It’s New Years’ Resolution time, and we’re all about finding #fitspo to inspire us, i.e., what new healthy eating habits will you pick up, for real, this year?
We’re here to suggest a handful of sweet natural treats great for replacing refined sugar, are packed with vitamins, and take no preparation. Tasties, prepare to meet your 2016 superfruits.
1. Acai – The Brazilian Super-Berry
You’ve probably tried this one already in a breakfast bowl or over yogurt. If you haven’t, make this the year to give it a shot. A tart purple berry that comes from a particular Amazon palm species, it is famously packed with more antioxidants than any North American berry.
Tastes like: A blackberry with an unexpected hint of chocolate. It’s a star ingredient in the ubiquitous Instagram breakfast bowl.
What’s it do for you? Mainly, antioxidants are proven to protect the body from free radical pollutants, thus warding off blood disease. Supplement companies hype acai’s weight loss properties, but science doesn’t exactly back that up.
2. Cupuaçu – The NEXT Brazilian Superfruit
Except for a handful of wellness entrepreneurs—including a cosmetic company that’s created an entire line based on cupuaçu – you don’t see this cousin of cacao too much in the USA. However, it’s very big in Brazil because it has more health benefits than acai, is slower to spoil, and is less destructive to the rainforest
Tastes like: As a cousin of cacao it tastes a bit like chocolate! However, it’s pulpy and pale under a hard melon-like shell, with lots of natural fat that inspires people to try it out as a cacao substitute, make butter from it, and experiment with it as a non-edible skin moisturizer base.
What’s it do for you? It has caffeine-like stimulant effects, with no caffeine. It also has those above essential fatty acids, plus antioxidants, amino acids, and vitamins A, B1, B2, B3, and C.
3. Jackfruit – Call It Jack For Short, Really
Jack is a cousin to figs, but you would not necessarily know it to see one. These things come from Southeast Asia and India (where most Indians refuse to eat it) and are ENORMOUS.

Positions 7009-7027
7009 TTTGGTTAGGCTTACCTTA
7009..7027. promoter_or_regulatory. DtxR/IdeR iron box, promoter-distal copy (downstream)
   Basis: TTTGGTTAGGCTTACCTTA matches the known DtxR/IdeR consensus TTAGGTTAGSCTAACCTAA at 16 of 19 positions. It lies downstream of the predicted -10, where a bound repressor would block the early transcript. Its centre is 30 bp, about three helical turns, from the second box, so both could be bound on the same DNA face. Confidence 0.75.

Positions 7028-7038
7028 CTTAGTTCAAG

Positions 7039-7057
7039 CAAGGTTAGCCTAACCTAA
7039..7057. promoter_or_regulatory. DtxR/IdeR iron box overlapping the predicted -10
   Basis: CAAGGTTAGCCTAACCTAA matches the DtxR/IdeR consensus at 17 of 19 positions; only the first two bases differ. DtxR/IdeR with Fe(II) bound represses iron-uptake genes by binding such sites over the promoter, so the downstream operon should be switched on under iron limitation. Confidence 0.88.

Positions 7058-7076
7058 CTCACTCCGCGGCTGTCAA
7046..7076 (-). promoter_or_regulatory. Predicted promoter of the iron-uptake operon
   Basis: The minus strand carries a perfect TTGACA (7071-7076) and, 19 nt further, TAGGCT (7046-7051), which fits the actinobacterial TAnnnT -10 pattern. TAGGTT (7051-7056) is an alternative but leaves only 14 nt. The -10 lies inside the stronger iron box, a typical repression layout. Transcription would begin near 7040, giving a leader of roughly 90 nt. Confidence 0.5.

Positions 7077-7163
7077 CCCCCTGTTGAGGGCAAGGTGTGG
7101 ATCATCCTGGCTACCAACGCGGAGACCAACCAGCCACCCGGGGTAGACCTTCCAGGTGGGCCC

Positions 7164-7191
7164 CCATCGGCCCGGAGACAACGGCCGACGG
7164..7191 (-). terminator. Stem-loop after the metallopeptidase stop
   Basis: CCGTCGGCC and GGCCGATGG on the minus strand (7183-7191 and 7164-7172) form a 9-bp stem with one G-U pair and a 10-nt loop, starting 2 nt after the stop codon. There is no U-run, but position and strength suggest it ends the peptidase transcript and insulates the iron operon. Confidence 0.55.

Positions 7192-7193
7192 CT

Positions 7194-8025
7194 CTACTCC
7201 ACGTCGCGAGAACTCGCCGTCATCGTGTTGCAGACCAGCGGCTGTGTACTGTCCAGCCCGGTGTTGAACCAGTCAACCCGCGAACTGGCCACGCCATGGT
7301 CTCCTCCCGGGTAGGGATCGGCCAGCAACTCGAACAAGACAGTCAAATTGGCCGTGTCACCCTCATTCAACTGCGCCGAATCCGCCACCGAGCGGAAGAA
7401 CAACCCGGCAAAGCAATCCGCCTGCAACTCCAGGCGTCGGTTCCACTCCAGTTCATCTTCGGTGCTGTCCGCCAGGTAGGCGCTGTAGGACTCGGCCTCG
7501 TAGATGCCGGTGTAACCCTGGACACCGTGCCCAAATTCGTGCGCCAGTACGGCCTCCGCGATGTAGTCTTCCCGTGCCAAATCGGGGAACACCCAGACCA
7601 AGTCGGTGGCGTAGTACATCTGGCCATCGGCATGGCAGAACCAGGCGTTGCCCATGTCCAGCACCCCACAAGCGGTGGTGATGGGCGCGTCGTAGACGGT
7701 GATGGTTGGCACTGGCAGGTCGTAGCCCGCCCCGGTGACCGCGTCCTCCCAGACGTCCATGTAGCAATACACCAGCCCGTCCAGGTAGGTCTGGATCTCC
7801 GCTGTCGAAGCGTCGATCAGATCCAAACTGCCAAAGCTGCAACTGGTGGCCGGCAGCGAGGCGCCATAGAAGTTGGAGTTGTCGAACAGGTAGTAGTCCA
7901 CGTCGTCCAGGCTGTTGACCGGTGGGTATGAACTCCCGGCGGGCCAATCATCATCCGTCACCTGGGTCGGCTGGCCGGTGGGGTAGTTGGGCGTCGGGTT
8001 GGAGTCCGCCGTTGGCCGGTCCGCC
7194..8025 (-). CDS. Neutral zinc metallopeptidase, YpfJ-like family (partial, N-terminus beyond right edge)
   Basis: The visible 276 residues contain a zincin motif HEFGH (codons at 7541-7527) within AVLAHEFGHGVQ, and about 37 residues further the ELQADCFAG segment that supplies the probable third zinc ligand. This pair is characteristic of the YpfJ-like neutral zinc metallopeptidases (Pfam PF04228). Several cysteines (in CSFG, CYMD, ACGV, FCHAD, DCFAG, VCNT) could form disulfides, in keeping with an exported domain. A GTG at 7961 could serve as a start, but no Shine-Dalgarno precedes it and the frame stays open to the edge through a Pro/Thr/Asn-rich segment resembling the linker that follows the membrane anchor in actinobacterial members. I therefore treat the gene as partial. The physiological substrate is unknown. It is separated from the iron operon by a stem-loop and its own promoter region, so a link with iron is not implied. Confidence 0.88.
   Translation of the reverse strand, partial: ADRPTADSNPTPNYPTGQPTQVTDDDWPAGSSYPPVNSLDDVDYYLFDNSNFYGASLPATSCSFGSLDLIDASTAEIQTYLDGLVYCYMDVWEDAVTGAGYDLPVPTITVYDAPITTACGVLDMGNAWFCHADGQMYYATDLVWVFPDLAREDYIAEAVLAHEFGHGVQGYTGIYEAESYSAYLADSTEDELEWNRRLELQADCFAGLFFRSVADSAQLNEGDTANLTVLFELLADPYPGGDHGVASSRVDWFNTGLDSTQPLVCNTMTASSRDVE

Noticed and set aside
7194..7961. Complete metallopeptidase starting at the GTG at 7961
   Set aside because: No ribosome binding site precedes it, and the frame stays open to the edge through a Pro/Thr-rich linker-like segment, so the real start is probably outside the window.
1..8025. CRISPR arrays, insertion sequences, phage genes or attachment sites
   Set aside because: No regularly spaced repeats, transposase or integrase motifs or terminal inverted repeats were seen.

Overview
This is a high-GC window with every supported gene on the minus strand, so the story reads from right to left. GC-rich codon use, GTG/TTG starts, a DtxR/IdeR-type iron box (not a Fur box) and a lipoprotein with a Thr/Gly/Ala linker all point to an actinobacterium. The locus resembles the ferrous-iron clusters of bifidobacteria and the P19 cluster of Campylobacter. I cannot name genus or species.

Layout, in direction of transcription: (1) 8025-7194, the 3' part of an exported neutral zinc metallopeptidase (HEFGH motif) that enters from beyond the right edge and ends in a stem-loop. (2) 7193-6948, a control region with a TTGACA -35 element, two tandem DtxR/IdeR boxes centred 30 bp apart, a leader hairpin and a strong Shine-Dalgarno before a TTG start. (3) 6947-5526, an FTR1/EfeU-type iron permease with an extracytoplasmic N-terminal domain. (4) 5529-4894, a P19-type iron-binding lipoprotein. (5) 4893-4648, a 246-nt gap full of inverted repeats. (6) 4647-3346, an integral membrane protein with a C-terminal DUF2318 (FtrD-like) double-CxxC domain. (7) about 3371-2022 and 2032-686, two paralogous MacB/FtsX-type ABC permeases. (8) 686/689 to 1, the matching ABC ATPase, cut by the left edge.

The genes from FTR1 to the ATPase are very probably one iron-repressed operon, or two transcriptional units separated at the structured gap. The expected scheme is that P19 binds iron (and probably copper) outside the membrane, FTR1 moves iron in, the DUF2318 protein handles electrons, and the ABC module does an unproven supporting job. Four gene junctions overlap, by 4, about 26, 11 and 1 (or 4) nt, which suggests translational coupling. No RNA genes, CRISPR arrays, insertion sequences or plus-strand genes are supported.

One mature jackfruit can weigh up to 100 pounds. Indians call it “the poor man’s fruit,” but vegans in the USA are like “If it’s good enough for Vietnamese and Malaysian cuisine, it’s good enough for us.”
Tastes like: Now, this is where things get weird. Young, not fully ripened jackfruit has the consistency and flavor of pulled pork when cooked. So the main U.S. importer, the online site The Jackfruit Company, packages it in heat-and-serve Asian-inspired curry or teriyaki sauces.
Meanwhile, in locations where you can get it fresh, people prepare it in a dozen different ways—including eating the sweet ripe fruit raw, like…fruit.
What’s it do for you? Proponents of jackfruit say it can feed the world. Fiber-rich, low-calorie and gluten-free, it provides Vitamin C via the fruit and protein and potassium in the seeds.
4. Breadfruit – The South Pacific Starch
Polynesians and Caribbean people don’t need to worry about squash or sweet potatoes because they have this high-yield tree fruit to provide starch. It bears a resemblance to the jackfruit and is equally as much of a staple crop in the island nations where it’s most common.
Tastes like: A starch, when it’s not quite ripe—comparable with potato or yucca. For health and safety reasons you need to cook it when it’s green. When fully ripe, it’s sweeter and can be eaten raw. Some people eat the seeds as well, once cooked.
What does it do for you? The seeds contain protein, but the fruit pulp is high in potassium and vitamin C. Plus, lots of dietary fiber to keep you regular.
5. Soursop – A.K.A Guanabana, Custard Apple, Or Graviola
There’s a lot of hype amongst alternative medicine and natural food communities about this fruit. Not just acai-level “makes you skinny” hype. But actual miracle-cure “cures herpes, might cure cancer” hype. These claims are hard to believe, given that the fruit looks quite warty and tastes like a dessert.
Tastes like: Super sugary pulp, you’d swear it was fully prepped strawberry vanilla crumble pie filling if you ate a ripe one blindfolded. The rind is bitter, but you can avoid it.
What does it do for you? Multiple studies have shown soursop leaves to be effective in fighting and killing certain types of cancer cells. Published scientific research is sparse in the US since the 1970s, but in South America, the plant is widely used in concert with conventional cancer treatment.
6. Dragonfruit – As Seen On Fruit Ninja
This fruit is spectacularly weird looking. It’s brilliant red on the outside, crowned with green, horn-like protrusions. The insides are white with black seeds. It’s the bonus fruit in the video game Fruit Ninja, and IRL it’s a cactus fruit.
Tastes like: Not as crazy as you’d expect. It tastes like bland kiwi or maybe like kiwi mixed with a watery watermelon. There’s a more sour variety that’s found predominantly in desert regions. You don’t eat the skin.
What does it do for you? It’s high-fiber, loaded with antioxidants, and high in vitamin C and several of the Bs. It also has the same kind of good, monounsaturated fat as an avocado.